NPR ran a story on a former drone pilot today. Among the things he said:

“I felt numb. This is the reality of war.”

“I saw five photos on the wall when I walked into work. I asked myself, ‘Which one of these !!@#$$’s is gonna die today? That’s not me’.”

He’s been diagnosed by PTSD, and is essentially homeless (“couch-surfing”). The full story is here.

After listening to it, one should read Robert J. Lifton’s reflections on drone warfare. It’s a must-read and offer insight into the experience of the pilot profiled in the NPR story (here and here). Lifton examines our desire for technologically precise killing machines and the effects such machines have on our ethics, our personalities, and one might add, our souls:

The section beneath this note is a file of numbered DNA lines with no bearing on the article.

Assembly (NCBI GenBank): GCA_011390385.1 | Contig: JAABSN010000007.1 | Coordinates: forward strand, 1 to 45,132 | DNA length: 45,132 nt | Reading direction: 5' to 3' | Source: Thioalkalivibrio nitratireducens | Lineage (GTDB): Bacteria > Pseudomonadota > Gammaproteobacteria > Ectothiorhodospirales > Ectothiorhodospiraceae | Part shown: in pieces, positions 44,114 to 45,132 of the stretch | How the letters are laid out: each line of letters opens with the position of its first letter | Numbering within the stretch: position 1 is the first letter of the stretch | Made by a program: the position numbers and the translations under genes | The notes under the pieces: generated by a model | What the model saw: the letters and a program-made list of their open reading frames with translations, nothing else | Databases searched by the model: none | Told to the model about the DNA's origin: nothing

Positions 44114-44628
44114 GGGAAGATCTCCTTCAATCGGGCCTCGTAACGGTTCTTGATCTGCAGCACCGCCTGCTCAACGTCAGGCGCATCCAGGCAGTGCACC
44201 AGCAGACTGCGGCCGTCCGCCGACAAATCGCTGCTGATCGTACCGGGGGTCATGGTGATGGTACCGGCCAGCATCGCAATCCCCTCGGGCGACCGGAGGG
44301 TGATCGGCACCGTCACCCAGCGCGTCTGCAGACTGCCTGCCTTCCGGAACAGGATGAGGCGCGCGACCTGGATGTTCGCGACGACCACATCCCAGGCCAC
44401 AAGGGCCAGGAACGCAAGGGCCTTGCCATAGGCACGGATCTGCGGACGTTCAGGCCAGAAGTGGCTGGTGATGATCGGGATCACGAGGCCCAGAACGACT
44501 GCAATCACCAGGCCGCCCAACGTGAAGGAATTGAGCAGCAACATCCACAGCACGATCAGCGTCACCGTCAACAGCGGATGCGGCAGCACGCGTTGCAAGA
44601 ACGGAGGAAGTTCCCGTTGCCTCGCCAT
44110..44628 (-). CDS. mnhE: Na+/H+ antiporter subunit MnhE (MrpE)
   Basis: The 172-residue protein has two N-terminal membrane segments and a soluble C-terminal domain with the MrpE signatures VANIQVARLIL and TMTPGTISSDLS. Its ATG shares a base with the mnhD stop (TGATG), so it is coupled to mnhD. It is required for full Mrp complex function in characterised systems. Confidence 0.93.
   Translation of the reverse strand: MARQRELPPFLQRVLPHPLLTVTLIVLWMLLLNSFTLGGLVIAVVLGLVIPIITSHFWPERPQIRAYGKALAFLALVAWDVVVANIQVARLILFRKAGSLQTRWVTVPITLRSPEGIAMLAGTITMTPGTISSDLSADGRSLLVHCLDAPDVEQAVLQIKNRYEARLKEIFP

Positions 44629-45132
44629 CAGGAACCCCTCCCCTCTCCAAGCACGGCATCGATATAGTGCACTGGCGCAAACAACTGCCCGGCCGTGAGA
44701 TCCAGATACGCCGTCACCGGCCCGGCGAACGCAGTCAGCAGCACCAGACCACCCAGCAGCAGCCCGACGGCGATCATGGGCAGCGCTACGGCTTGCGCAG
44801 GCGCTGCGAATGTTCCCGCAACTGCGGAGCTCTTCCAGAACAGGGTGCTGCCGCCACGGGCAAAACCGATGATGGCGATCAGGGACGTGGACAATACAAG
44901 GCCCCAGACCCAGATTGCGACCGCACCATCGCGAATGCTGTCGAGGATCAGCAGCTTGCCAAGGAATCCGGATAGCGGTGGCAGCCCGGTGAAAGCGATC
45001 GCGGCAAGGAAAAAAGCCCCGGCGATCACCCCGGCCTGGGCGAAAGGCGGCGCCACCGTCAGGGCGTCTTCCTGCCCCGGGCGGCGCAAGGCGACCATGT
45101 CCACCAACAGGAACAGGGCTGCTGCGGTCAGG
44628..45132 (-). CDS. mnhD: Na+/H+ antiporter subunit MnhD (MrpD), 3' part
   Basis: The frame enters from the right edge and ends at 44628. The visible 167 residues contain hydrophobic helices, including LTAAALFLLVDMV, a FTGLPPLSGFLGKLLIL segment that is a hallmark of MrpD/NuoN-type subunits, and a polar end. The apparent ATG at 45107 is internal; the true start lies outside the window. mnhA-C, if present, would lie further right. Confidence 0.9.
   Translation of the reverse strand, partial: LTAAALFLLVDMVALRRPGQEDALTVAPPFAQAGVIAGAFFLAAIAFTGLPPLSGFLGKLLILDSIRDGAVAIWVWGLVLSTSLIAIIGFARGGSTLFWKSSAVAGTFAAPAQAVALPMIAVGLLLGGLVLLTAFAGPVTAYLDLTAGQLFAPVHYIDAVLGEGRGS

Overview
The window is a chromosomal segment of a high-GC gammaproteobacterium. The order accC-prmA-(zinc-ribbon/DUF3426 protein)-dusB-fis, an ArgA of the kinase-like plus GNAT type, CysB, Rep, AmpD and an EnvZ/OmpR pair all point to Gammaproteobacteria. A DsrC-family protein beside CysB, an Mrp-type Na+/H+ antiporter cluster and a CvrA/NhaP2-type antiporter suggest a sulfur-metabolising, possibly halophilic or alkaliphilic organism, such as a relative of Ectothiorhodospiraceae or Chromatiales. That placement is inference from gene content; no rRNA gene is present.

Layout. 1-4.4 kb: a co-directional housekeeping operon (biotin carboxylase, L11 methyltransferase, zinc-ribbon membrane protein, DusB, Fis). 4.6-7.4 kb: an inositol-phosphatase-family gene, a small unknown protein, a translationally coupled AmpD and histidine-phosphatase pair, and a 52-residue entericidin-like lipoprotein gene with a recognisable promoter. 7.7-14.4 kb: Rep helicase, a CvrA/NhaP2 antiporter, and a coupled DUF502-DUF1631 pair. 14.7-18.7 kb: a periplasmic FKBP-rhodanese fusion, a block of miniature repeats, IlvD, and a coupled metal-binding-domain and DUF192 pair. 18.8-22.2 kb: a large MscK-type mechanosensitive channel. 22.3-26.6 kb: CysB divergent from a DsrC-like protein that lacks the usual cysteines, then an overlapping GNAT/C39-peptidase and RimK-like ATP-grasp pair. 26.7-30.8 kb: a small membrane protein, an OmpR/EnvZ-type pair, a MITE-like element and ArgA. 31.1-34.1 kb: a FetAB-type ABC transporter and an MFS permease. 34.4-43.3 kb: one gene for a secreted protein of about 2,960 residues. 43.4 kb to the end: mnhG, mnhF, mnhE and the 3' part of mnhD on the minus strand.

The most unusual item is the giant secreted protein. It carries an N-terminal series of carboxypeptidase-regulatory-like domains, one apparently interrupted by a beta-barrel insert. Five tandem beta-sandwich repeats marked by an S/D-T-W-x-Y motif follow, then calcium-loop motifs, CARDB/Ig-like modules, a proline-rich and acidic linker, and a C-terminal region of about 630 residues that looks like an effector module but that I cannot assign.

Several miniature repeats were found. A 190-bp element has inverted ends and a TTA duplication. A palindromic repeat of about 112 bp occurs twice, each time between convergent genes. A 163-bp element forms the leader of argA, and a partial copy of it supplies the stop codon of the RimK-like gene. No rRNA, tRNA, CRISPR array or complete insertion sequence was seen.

We can give the job of killing to an advanced technological entity, a compelling robotic instrument entirely devoid of feelings, and thereby suppress our own feelings in relation to that killing. This extreme psychic numbing enables us to kill while distancing ourselves from the significance, the meaning, of that killing.

From a review of Medea Benjamin’s new book Drone Warfare: Killing by Remote Control:

That such extra-judicial killing is illegal is not in doubt – as has recently been reconfirmed by the UN special rapporteur Ben Emmerson. Obama’s justification is similar to Bush’s – that those killed are actively threatening the security of the US. But the crucial issue is an ethical one: the pilot of a drone tracking the movements of a Waziri villager and making a life-or-death decision to fire a missile may be sitting in a control room in a US air base in the Nevada desert. That’s when many will agree with Benjamin, a founder of the women’s anti-war movement CODEPINK, that a moral line has been crossed.